He has a point. These are whiny times, full of easy emotions easily shared in public. Every TV sitcom seems to have as its denouement a scene in which father and son (or whoever) throw their arms around each other and yell "I love you, Dad!" or "I love you, Son!" Compare Maclean's lines: "In our family men folk did not go around saying they loved each other." When he gave Maclean's book to writer Richard Friedenberg, whom he hoped would do the script, Redford said, "This is my family." Friedenberg recalls with a laugh, "It wasn't my family. In my family, everybody talked and yelled about their feelings all the time."

Friedenberg regards all the charged emotional restraint between Paul and the family as "pre-Freudian." Today, he says, "we'd have gotten him into AA or some kind of group therapy." ("Heck," commented Redford to me, "in some families they'd have sat around the kitchen table and cried with him.") Because Friedenberg had written The Promise, a 1986 television drama about two brothers that was later sprinkled heavily with Emmy awards, River seemed a good fit. But because the book offered so little of the dramatic dialogue that a successful film needs, initially he wanted to turn down the assignment. "I can't do this film, Bob," he kidded Redford. "Jews don't fish."

Happily, Redford persuaded him. Then they both began months of digging into the life and times and works of Norman Maclean. Their aim: to find enough more or less true and dramatic material to let them make a film that would work and still meet with the old man's approval.

Redford wanted to call attention to the plight of rivers - he belongs to the American Rivers Association and is on the board of trustees of the Natural Resources Defense Council. But essentially, like some 400,000 or so other people who have bought the book (it has gone to four editions and 18 re­printings) he had simply fallen in love with Maclean's words. And precisely because he is Redford, he could raise money for the film and at the same time make a deal with Maclean that Hollywood probably wouldn't have given to the late William Shakespeare. Says Redford's producer, Patrick Markey, "If I'd turned up at a studio with a literary property like that, they'd have said, 'Are you kidding?'"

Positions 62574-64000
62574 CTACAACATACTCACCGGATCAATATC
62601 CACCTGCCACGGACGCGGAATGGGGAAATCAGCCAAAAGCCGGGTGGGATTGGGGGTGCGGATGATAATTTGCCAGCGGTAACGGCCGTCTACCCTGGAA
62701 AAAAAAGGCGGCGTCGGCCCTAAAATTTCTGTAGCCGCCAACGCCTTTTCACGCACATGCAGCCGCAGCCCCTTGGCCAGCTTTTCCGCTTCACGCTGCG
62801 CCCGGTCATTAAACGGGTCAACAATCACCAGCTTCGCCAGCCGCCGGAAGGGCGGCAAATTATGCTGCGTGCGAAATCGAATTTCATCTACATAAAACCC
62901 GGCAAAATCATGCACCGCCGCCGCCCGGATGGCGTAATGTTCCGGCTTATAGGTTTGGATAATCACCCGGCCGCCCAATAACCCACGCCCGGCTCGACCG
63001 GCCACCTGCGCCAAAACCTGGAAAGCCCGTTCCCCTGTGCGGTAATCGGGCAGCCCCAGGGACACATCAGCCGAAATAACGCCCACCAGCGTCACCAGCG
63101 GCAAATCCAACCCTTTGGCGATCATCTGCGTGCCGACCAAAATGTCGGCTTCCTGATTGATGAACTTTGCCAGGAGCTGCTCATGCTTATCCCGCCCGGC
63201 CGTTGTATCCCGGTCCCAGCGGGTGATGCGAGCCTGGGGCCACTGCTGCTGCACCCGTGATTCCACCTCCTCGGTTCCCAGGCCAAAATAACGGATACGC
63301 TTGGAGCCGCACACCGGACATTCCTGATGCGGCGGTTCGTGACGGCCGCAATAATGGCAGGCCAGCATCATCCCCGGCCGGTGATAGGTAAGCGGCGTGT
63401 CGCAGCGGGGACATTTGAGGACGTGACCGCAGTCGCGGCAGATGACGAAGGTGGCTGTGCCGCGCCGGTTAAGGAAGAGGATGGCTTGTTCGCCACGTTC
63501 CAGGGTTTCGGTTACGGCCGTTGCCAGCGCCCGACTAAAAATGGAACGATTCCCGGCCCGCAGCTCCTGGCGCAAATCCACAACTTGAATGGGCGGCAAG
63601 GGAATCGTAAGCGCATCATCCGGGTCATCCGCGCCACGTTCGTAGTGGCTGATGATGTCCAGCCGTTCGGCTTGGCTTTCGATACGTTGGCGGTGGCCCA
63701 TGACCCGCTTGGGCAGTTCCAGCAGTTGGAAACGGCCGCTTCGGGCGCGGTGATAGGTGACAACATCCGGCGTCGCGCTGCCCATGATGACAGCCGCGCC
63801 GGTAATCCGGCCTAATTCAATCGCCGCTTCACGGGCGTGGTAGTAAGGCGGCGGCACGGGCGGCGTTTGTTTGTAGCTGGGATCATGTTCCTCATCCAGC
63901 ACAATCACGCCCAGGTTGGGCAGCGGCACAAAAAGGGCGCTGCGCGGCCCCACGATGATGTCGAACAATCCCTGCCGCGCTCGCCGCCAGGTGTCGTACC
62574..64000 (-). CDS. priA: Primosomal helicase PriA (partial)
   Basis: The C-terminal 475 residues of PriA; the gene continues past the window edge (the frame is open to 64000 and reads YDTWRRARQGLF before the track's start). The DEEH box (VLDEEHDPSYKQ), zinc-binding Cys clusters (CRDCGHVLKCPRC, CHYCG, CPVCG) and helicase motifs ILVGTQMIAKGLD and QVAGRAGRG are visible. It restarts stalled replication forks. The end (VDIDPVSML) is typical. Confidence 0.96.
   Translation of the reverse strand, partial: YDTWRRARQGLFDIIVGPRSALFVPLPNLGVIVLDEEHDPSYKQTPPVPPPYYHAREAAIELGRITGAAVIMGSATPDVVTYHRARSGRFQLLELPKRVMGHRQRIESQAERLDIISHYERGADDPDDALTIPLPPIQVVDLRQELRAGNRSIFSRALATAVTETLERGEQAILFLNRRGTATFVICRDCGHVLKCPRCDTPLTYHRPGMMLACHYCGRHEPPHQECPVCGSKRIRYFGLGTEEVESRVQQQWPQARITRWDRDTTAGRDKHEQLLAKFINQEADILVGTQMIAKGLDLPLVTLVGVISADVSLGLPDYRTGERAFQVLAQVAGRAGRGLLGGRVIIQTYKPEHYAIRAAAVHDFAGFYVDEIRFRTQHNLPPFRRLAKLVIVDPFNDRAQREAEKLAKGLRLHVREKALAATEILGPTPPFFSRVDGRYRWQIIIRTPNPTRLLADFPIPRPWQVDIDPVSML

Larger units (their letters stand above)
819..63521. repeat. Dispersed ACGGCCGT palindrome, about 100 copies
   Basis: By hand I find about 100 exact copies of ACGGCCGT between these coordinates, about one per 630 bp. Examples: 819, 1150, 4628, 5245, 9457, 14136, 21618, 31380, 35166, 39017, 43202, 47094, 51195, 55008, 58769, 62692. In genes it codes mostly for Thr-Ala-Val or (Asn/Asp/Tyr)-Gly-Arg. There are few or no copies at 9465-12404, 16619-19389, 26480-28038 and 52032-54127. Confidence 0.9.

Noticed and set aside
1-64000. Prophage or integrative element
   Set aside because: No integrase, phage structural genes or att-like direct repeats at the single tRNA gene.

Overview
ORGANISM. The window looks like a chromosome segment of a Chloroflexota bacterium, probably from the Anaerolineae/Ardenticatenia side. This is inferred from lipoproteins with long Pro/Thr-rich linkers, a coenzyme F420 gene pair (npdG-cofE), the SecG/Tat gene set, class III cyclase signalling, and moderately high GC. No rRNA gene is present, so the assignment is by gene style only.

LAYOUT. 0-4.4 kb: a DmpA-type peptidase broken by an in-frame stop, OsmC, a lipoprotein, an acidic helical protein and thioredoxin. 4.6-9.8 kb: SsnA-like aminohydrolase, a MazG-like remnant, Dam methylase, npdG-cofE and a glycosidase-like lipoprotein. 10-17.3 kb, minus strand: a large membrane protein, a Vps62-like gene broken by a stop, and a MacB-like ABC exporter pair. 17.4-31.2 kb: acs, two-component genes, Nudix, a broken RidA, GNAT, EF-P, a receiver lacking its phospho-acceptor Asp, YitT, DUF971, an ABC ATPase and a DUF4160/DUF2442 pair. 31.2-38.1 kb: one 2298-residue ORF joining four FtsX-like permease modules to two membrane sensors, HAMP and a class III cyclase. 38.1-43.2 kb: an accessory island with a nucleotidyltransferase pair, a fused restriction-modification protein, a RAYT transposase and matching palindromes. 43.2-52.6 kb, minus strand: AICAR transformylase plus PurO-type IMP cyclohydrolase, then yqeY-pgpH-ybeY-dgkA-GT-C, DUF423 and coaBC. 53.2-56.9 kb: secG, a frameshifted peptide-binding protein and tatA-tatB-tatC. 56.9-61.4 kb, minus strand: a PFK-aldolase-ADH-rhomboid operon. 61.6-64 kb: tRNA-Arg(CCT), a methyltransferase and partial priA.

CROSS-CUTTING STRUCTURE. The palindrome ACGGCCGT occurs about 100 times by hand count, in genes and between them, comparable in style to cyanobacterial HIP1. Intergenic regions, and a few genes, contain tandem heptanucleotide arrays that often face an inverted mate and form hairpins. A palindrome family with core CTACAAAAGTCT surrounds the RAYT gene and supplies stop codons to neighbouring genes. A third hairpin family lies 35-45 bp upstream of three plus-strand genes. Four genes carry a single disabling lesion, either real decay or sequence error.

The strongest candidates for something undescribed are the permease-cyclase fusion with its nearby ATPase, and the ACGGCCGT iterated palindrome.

It was agreed that in the early stages Maclean would be consulted repeatedly. He would get a chance to approve, disapprove and discuss changes in the first script. At any point he could drop out, and they would both forget the whole thing. "But," says Redford, "if once we both agreed to the script, then he agreed to get the hell out and let me make the film."

Friedenberg started researching in 1988. Maclean was old, sick and desperately trying to finish Young Men and Fire. Friedenberg interviewed him as best he could, listened to tapes of his University of Chicago lectures (Maclean used to tell students that studying poetry without understanding rhythm and metrics was like "going to the senior prom and not being able to dance"). He talked to the family and pored over Maclean's high school and college yearbooks (Dartmouth, 1924), read old newspaper stories in Montana, searched through Maclean scrapbooks. He chatted with old Montana friends like George Croonenberghs, mentioned in River as friend and fly tier. Now a retired railroad engineer, he still ties great flies and was one of Norman's closest friends and fishing companions.